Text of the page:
Western Samoa Gains Independence from New Zealand Summary

  • Last updated on November 10, 2022

Western Samoa became the first Pacific Island nation to gain its independence from a colonizing power, as its former mandate administrator under both the League of Nations and the United Nations gave up control. By special arrangement at independence, Western Samoa could request New Zealand’s assistance in conducting foreign and defense affairs. The independence of Western Samoa demonstrated that the South Pacific would be a sphere of decolonization and new national sovereignties.

Summary of Event

The Samoan archipelago became a ground of contest for Western imperialism in the late nineteenth century. The United Kingdom, already with extensive holdings in the South Pacific, was competing with two nations that had newly awakening colonial ambitions. These two nations were Germany, determined to make up for its late start in the “business” of colonization, and the United States, seeking to extend its so-called Manifest Destiny westward into the Pacific. Nationalism;Western Samoa Postcolonialism;Western Samoa Anticolonial movements;Western Samoa New Zealand, Western Samoan mandate of Western Samoan mandate Mandates, territorial [kw]Western Samoa Gains Independence from New Zealand (Jan. 1, 1962) [kw]Independence from New Zealand, Western Samoa Gains (Jan. 1, 1962) [kw]New Zealand, Western Samoa Gains Independence from (Jan. 1, 1962) Nationalism;Western Samoa Postcolonialism;Western Samoa Anticolonial movements;Western Samoa New Zealand, Western Samoan mandate of Western Samoan mandate Mandates, territorial [g]Pacific;Jan. 1, 1962: Western Samoa Gains Independence from New Zealand[07180] [g]Polynesia;Jan. 1, 1962: Western Samoa Gains Independence from New Zealand[07180] [g]Western Samoa;Jan. 1, 1962: Western Samoa Gains Independence from New Zealand[07180] [g]New Zealand;Jan. 1, 1962: Western Samoa Gains Independence from New Zealand[07180] [c]Independence movements;Jan. 1, 1962: Western Samoa Gains Independence from New Zealand[07180] [c]Colonialism and occupation;Jan. 1, 1962: Western Samoa Gains Independence from New Zealand[07180] [c]Geography;Jan. 1, 1962: Western Samoa Gains Independence from New Zealand[07180] [c]Government and politics;Jan. 1, 1962: Western Samoa Gains Independence from New Zealand[07180] Malietoa Tanumafili II Tupua Tamasese Mea’ole Holyoake, Keith Lall, Arthur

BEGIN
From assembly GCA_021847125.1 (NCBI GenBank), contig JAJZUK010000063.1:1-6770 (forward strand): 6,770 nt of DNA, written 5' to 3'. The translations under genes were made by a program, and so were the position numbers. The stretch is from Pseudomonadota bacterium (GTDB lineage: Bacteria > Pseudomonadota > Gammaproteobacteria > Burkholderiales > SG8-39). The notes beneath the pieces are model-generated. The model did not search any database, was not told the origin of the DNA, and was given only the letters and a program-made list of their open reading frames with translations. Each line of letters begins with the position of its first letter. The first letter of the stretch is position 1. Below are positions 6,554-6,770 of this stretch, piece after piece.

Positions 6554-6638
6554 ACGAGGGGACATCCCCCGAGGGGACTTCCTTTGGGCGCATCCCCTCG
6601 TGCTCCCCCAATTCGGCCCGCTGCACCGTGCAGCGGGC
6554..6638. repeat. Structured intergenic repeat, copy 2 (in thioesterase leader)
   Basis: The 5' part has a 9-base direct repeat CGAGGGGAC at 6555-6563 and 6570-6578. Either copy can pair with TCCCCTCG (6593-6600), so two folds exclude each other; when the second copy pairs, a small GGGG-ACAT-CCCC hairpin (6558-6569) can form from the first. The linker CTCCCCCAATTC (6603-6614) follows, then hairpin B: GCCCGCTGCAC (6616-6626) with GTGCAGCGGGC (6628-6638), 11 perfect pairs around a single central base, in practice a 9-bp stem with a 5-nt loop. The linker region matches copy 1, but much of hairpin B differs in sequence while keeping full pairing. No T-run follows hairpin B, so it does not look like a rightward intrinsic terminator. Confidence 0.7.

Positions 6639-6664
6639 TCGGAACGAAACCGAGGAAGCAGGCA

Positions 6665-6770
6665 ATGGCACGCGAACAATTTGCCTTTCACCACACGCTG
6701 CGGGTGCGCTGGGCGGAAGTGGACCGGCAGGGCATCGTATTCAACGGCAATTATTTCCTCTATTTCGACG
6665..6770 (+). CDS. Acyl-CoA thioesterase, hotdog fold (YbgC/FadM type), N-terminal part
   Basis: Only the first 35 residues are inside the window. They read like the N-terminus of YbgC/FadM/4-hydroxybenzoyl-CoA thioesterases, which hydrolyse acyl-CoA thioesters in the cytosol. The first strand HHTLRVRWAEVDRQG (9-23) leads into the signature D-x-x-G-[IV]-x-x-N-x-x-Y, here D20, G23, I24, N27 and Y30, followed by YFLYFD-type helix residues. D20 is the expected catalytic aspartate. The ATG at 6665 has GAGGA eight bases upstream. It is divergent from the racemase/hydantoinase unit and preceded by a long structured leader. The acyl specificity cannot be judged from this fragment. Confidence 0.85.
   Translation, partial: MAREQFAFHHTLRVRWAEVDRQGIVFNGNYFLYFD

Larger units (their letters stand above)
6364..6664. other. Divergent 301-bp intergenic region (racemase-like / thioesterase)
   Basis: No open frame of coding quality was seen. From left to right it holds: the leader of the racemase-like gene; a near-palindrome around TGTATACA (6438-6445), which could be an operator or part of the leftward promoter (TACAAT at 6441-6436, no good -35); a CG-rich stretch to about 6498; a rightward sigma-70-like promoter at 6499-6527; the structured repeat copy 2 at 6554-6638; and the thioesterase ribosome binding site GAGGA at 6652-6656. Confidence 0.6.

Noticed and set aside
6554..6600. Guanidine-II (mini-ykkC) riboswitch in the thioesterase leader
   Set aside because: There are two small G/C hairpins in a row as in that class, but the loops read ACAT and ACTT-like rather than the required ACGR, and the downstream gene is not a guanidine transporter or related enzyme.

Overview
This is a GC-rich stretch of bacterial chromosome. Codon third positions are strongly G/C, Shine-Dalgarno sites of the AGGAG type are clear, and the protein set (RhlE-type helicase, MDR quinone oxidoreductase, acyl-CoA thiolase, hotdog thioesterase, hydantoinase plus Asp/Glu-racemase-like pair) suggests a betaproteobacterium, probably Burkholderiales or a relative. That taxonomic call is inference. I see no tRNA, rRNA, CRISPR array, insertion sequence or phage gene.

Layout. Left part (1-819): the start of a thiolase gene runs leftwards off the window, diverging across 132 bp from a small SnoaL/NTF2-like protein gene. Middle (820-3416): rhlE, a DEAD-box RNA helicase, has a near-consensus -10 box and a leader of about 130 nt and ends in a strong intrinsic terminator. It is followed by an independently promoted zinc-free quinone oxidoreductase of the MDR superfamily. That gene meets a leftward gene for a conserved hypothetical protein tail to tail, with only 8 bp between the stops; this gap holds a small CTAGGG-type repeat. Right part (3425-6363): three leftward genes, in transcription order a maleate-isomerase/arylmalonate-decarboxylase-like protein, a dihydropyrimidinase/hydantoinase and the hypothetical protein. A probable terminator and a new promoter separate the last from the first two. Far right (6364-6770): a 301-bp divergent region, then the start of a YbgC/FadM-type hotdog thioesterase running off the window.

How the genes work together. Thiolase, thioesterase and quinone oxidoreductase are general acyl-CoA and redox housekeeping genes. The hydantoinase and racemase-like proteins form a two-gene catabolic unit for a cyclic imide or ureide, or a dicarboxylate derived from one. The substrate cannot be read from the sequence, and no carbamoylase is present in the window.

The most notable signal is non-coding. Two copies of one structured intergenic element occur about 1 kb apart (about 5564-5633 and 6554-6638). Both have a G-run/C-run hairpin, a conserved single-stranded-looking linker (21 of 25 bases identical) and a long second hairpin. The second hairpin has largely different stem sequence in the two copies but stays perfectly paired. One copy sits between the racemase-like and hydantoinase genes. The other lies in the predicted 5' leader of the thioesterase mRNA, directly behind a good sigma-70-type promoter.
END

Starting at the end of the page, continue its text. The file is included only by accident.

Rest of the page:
In 1899, the Treaty of Berlin Berlin, Treaty of (1899) divided Samoa into two spheres: one American and one German. Though German rule in many of its other colonies, such as South-West Africa, was characterized by atrocities and oppression of indigenous peoples, German rule in Samoa was much less severe. This was largely due to the efforts of Wilhelm Solf, an enlightened colonial administrator who, though occasionally quarreling with the entrenched power of indigenous chiefs, championed the rights of the indigenous peoples.

Germany lost control of its part of Samoa early in World War I because of British naval supremacy. Afterward, what was now called Western Samoa was given to New Zealand to administer as a Class C League of Nations League of Nations mandate. “Class C” meant that the League of Nations, a new international supervisory body set up by the victors at the end of the war, considered these territories as far from independence and thus sanctioned their being treated virtually as traditional colonies. Theoretically, though, the idea of a League of Nations mandate stipulated that the New Zealand administration was a mode of stewardship rather than one of control, and that independence might be on the horizon. The situation was complicated by New Zealand’s status—in many respects it was still a British colony, for it did not, for example, supervise its own foreign relations. Similar cases of British colonies administering other British colonies existed in the mandates held by Australia over Nauru and Papua New Guinea and by South Africa over South-West Africa and earlier in the joint Anglo-Egyptian condominium over the Sudan.

Samoa soon became restive under New Zealand’s rule. Despite New Zealand’s enlightened approach to class equality and woman suffrage, and notwithstanding its own Maori population (who formed ten percent of New Zealand’s people and were, like the Samoans, Polynesians in language and culture), many of New Zealand’s administrators held traditionally white supremacist attitudes.

Samoan assertiveness was expressed in the Mau movement Mau movement (Western Samoa) . The Mau movement had actually begun under German rule and was partially revivified by Solf’s crackdown upon chiefly prerogative. At this point, the Mau movement was as much fueled by the resentment of upper-class Samoans about the displacement of their former hegemony under colonialism as it was an outlet of mass popular resentment. This changed in 1919 when New Zealand’s lack of attention to that year’s influenza pandemic among the Samoan population embittered many of the indigenous population. New Zealand tried to coopt rising nationalist sentiment by establishing a legislative council, which would allow indigenous sentiments some outlet, but this only led to these sentiments gaining a more visible platform in the formation of the Samoan League Samoan League in 1926. New Zealanders characterized the Mau movement as led by “half-castes,” Samoans of part European ancestry. Though several so-called half-castes were prominent in the movement, many Samoans of full Polynesian ancestry were also involved. Nevertheless, the government tried to depict Polynesians as an essentially untroubled and innocent people stirred to dissent by those of their number with European ancestry who were dissatisfied with their subordinate condition.